All of these words are separate verbs and can be used in the infinitive and other tenses in a way incomparable to English. For example, in the present: “chodí” = “he goes/walks”, “odejde” = “he will go/leave”, “jde” = “he is going”, “chodívá” = “he sometimes goes” (these were the same four verbs as above, just in the present tense). Oddly enough, the present tense of “odešel” expresses a future action, but the proper future tense of “go” in Czech is “půjde”, a new verb that only exists in the present tense (grammatically) although it expresses the future!

In English, you would learn just one verb and combine it with an auxiliary verb to get to the correct aspect. In Czech, you have to learn three or four different verbs to express the different aspects.

Is there even more?

There are other issues which make Czech somewhat unnecessarily complicated. For example, there are at least two diminutive forms for each noun (expressing different levels of smallness/cuteness). This wouldn’t be so bad, if there weren’t many different diminutive suffixes, e.g. -ka, -ko, -ek, -ík, -inka, -enka, -ečka, -ička, -ul-, -unka, -íček, -ínek. Unfortunately, you have to remember the correct suffixes for each noun.

Some nouns in Czech exist only in the plural form, even though they can express also the singular (like “clothes” in English). This can be very confusing sometimes because many of these also have a singular that has a different meaning. For example, if you say “boty” (“shoes”), it can either mean “a pair of shoes” or “shoes” (the plural of “shoe”). If you say “dvě boty” (two shoes), it means… “two shoes”. So how do you say “two pairs of shoes”? “Dvoje boty.” The word stays the same, but the numeral changes; there’s a whole new set of numerals you have to learn to be able to speak about these odd no-singular nouns.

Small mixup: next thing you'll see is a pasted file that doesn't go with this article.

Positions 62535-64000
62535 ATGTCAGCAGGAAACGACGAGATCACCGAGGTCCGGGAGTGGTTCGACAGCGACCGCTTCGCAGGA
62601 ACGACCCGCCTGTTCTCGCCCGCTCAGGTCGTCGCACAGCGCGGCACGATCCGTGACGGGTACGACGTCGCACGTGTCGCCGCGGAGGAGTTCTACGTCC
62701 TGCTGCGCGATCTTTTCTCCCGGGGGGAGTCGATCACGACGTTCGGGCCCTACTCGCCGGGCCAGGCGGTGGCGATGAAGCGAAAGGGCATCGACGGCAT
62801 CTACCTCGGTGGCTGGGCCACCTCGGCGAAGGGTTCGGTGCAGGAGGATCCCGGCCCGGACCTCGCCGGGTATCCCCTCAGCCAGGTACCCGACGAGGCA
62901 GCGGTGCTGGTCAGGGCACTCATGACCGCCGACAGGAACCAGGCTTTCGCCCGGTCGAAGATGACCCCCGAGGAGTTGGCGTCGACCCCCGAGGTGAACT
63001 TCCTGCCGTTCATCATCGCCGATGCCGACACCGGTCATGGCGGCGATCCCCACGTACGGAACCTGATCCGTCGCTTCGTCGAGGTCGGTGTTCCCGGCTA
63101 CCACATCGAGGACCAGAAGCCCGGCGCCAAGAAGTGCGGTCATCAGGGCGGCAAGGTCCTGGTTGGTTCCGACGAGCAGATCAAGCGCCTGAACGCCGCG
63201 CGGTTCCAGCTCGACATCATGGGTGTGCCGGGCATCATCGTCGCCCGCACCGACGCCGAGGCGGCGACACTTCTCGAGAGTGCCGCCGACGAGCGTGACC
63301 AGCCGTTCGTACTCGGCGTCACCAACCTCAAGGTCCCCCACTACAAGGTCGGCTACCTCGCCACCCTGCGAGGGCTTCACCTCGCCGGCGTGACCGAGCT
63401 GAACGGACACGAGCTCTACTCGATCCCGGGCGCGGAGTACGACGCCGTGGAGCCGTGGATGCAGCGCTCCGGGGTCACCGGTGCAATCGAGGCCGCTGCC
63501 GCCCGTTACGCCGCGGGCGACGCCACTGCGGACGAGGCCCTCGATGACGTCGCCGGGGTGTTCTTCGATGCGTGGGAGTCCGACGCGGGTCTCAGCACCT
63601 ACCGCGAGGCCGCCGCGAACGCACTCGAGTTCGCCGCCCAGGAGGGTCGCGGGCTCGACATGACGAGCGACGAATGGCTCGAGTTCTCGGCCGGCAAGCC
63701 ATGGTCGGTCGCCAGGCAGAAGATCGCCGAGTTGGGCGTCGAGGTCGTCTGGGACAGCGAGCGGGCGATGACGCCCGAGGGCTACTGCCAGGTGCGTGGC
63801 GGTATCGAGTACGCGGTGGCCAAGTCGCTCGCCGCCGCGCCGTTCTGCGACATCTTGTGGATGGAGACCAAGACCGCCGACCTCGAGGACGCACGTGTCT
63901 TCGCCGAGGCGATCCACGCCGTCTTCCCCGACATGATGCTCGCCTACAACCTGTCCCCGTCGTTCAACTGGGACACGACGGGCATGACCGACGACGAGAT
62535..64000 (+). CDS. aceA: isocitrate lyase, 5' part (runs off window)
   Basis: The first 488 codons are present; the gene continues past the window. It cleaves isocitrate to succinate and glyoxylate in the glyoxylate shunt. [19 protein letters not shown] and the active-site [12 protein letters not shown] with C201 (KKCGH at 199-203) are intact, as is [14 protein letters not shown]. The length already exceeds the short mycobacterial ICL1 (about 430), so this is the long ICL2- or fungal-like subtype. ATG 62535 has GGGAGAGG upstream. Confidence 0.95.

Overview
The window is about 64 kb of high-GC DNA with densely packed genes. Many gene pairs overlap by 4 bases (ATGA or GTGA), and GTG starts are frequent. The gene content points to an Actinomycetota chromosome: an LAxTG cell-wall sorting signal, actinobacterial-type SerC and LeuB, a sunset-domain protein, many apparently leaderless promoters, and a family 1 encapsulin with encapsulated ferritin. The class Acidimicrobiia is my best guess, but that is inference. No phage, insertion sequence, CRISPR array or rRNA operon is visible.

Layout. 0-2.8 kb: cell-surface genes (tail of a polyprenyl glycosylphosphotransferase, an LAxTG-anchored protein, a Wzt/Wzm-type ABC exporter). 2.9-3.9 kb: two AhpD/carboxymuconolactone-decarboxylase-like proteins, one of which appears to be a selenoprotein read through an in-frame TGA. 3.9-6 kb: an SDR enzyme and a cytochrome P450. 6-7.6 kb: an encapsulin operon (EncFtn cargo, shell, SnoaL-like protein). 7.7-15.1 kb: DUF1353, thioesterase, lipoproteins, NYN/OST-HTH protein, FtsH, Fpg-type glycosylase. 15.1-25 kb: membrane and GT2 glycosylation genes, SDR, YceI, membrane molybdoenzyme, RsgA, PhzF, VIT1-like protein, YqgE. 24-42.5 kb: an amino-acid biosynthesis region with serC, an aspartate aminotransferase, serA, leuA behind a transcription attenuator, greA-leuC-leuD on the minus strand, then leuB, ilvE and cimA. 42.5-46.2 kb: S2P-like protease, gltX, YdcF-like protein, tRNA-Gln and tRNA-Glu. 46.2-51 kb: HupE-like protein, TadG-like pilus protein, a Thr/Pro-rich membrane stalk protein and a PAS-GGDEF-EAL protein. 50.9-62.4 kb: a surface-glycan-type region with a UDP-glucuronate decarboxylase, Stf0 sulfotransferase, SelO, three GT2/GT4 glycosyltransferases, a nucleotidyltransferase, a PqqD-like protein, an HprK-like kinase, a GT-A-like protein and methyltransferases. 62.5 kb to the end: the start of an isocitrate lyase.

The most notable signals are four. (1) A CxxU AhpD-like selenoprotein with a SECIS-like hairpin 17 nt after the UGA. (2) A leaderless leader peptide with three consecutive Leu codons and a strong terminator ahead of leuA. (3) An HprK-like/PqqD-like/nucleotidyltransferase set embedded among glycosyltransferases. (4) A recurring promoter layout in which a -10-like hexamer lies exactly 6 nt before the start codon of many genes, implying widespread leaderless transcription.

But I believe that’s enough. Let’s not talk about conjunctions that contain a verb inside them that is conjugated in a tense that doesn’t even exist in Czech any more or how you can rearrange words in a sentence in virtually any possible order to express subtle differences in meaning.

No, you’ve read enough to know that learning Czech is hell. But it was Mark Twain who said: “Go to Heaven for the climate, Hell for the company.” And that’s true; Czechs are generally a friendly folk, and you will certainly make some great new friends if you learn Czech, and learning to understand it passively is not that hard. Sounding like a native may be very tough, though…

By the way, I have written several educational ebooks. If you get a copy, you can learn new things and support this website at the same time—why don’t you check them out?